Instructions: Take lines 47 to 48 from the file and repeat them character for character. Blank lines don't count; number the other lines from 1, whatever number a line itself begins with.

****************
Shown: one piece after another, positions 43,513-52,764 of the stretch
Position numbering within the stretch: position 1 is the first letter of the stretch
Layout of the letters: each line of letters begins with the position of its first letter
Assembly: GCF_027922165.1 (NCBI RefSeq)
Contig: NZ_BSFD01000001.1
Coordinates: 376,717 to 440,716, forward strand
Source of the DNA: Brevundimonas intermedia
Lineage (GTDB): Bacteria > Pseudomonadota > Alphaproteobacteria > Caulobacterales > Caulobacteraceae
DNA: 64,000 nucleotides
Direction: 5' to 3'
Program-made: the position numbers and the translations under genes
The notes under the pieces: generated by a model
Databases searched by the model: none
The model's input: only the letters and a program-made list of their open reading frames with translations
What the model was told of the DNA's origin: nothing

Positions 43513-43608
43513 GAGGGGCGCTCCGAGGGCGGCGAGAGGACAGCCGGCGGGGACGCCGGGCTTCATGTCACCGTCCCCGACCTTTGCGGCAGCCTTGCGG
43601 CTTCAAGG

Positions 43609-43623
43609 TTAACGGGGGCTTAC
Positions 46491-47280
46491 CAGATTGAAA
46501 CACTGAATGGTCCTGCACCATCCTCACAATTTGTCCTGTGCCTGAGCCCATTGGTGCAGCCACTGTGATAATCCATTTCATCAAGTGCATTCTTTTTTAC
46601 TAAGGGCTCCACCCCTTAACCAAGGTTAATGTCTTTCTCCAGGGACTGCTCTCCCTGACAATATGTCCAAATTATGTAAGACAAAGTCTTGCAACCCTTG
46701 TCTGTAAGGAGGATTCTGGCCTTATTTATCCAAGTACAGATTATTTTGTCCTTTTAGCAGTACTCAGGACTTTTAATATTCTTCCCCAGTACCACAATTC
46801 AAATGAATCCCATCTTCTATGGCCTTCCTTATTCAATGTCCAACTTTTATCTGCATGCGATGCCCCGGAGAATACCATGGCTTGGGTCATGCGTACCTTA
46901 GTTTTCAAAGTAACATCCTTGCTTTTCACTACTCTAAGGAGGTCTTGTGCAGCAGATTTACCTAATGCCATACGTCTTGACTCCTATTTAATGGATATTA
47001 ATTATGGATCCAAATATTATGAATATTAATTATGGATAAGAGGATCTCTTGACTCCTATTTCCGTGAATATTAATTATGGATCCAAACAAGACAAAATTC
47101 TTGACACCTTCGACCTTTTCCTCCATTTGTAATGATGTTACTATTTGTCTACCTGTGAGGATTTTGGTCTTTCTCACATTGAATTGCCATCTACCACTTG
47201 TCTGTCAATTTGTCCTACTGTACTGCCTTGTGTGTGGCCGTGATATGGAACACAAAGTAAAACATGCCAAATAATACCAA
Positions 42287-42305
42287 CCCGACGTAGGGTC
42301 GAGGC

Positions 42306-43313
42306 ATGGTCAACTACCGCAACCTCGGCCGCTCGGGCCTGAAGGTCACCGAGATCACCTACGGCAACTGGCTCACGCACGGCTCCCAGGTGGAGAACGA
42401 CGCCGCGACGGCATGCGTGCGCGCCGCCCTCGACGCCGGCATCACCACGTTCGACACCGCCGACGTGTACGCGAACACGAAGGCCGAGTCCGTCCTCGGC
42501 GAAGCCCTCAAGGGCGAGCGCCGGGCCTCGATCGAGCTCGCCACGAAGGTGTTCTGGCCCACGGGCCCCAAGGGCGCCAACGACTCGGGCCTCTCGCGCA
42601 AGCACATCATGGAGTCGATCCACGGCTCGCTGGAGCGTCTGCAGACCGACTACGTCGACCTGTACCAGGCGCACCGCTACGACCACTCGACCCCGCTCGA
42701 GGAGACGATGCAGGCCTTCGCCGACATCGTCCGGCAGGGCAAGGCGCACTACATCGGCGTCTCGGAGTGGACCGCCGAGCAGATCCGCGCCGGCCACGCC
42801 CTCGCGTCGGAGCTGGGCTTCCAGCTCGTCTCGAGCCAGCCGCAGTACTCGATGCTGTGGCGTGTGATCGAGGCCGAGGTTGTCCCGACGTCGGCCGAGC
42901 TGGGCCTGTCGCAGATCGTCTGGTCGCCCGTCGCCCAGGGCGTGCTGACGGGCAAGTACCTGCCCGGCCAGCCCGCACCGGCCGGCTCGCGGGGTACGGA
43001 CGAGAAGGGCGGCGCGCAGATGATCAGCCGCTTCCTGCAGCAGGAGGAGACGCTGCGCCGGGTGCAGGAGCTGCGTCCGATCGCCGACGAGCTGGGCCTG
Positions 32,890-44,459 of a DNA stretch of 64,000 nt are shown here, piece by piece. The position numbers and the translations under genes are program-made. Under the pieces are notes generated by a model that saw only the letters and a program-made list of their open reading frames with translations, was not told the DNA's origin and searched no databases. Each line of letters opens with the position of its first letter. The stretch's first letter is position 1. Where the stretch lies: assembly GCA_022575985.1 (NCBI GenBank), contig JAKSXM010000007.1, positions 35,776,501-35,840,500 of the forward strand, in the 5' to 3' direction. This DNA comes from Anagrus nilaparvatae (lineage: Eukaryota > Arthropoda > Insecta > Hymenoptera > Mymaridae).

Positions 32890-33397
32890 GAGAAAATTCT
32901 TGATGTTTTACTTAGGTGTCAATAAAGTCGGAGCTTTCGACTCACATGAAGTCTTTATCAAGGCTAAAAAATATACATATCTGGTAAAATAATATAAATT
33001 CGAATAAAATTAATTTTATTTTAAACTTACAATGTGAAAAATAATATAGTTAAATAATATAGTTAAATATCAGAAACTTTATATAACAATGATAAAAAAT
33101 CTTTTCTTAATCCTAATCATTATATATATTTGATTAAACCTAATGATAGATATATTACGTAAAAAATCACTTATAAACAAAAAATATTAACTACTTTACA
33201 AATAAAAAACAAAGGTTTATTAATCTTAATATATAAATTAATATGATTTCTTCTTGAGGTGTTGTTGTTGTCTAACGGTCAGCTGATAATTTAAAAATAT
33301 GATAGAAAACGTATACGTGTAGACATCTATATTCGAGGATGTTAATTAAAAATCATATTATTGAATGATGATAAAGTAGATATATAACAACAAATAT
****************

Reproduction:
33001 CGAATAAAATTAATTTTATTTTAAACTTACAATGTGAAAAATAATATAGTTAAATAATATAGTTAAATATCAGAAACTTTATATAACAATGATAAAAAAT
33101 CTTTTCTTAATCCTAATCATTATATATATTTGATTAAACCTAATGATAGATATATTACGTAAAAAATCACTTATAAACAAAAAATATTAACTACTTTACA